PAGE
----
If you have ever wondered why a few dabs of color or graphite on paper can be so fascinating, see this exhibition at the Philadelphia Museum of Art before November 30. View it chronologically, beginning at the left of the entrance, and by the time you will have come full circle, you will feel as if you are on intimate terms with the artist. Described as an abstract expressionist, Pousette-Dart (1916-1992) revealed what the 20th century was about artistically. On view are 65 works on paper plus six of his notebooks — borrowed from museums, private collections, and his estate — that span his artistic career.
Born in Saint Paul, Minnesota, he attended Bard College briefly, then left to become part of the Abstract Expressionist group in New York with Jackson Pollock, Mark Rothko, and Robert Motherwell. Early on, his figurative drawings and sculpture were influenced by tribal art and cubism. The graphite and opaque watercolor paintings of the 1930s had recognizable subject matter, such as Red Samurai with Dog and Man Kneeling. Two Dancers (1937) seems to concentrate on orifices of the human body, almost abstract but very sexual.
Seeing in spite of myself
The 1940s initiated his abstract expressionist period with densely painted compositions such as Untitled, lent by the Metropolitan Museum of Art, of transparent and opaque watercolor, graphites, and pen and ink, with scraping on paper — one of my favorites of this period. I liked its central composition, open areas, and balance. Additionally, despite my resolve not to do this, I could see a starfish in the center plus an abstracted figure.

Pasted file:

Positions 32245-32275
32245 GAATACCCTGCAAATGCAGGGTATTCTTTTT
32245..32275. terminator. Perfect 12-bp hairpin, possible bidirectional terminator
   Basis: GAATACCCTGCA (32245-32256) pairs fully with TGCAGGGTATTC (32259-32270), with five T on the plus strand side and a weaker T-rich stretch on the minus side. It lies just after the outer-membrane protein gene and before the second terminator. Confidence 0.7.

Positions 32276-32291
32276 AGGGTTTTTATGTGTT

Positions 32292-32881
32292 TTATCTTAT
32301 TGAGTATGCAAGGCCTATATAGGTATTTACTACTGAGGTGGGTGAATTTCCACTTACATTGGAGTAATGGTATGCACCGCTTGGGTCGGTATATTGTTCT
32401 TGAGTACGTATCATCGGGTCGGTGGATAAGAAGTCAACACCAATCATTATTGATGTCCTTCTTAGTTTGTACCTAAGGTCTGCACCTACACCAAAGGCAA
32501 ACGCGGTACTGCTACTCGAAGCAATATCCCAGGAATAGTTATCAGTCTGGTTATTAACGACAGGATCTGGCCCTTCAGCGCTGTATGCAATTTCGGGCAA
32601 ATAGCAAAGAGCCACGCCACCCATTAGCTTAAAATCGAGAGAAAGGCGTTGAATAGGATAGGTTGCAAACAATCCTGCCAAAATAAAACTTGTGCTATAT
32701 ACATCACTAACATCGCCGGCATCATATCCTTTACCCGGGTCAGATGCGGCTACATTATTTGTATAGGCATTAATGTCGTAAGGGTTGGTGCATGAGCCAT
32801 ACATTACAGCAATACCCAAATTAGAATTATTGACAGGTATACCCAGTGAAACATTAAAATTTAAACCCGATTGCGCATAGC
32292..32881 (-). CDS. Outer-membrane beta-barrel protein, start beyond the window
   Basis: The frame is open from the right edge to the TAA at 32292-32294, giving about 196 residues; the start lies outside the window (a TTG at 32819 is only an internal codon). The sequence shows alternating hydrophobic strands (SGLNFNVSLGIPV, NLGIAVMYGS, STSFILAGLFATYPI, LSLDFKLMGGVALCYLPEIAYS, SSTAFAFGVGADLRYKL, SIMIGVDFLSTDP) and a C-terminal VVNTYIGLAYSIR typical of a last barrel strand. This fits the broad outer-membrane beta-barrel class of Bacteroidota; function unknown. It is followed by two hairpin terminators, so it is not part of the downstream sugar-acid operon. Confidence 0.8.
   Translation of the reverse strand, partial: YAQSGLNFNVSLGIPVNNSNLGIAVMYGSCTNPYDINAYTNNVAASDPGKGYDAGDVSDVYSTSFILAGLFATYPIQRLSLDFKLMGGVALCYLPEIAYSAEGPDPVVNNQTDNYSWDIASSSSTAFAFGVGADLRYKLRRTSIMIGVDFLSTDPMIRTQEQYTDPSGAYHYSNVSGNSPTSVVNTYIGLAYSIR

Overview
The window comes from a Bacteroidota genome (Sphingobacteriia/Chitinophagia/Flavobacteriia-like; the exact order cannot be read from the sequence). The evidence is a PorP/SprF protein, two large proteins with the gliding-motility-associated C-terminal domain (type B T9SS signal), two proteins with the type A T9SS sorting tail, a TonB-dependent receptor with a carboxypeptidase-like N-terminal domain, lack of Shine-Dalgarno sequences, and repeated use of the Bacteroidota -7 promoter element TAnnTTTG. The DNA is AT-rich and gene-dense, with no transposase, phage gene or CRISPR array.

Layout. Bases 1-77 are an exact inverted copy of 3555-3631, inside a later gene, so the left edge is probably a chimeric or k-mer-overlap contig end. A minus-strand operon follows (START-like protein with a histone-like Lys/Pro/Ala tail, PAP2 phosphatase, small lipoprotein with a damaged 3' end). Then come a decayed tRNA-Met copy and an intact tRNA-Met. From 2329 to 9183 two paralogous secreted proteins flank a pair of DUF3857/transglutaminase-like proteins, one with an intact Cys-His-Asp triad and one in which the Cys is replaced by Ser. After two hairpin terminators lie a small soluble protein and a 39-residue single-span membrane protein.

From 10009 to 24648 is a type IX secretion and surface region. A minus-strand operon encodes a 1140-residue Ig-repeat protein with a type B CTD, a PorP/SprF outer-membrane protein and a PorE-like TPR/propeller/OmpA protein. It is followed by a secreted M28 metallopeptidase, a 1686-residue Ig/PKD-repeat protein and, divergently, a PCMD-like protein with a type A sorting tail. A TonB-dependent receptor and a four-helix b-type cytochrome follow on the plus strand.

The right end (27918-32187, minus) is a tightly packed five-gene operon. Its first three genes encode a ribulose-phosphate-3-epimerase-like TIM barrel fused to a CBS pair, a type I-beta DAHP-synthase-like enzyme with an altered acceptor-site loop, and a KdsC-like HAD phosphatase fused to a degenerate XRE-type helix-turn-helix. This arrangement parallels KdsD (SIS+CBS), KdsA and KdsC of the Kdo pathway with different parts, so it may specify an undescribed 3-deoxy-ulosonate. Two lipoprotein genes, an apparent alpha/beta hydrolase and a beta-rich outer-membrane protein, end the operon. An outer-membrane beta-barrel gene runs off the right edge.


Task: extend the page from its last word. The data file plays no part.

Garnet Realm, which is in the permanent collection of the Philadelphia Museum of Art, is a densely layered multimedia composition on a rich red background. Collage No. 28 employs cut and torn printed papers, silver metallic foil, and even a watchband. See what else you can find on it. Don’t miss the rather small watercolor and pen and ink painting, Untitled, on loan from MOMA.
Pousette-Dart gradually abandoned color during the 1950s. It seems as if he began a dialogue with himself, and his paintings gradually became more personal and introverted. He was consumed with shimmering color and flickering edges. Two works from the 1960s, Center of Remembering and Radiance White Center, are my favorites in the exhibition. They seem to get to the very soul of the artist.
Infused Intervals (1980) has a mystical, transcendental beauty. The exhibition ends with five paintings from the 1990s plus six notebooks displayed in cases. It fulfills his written comment: “The ecstasy of abstract beauty.” Enjoy!
To read another review by Robert Zaller, click here.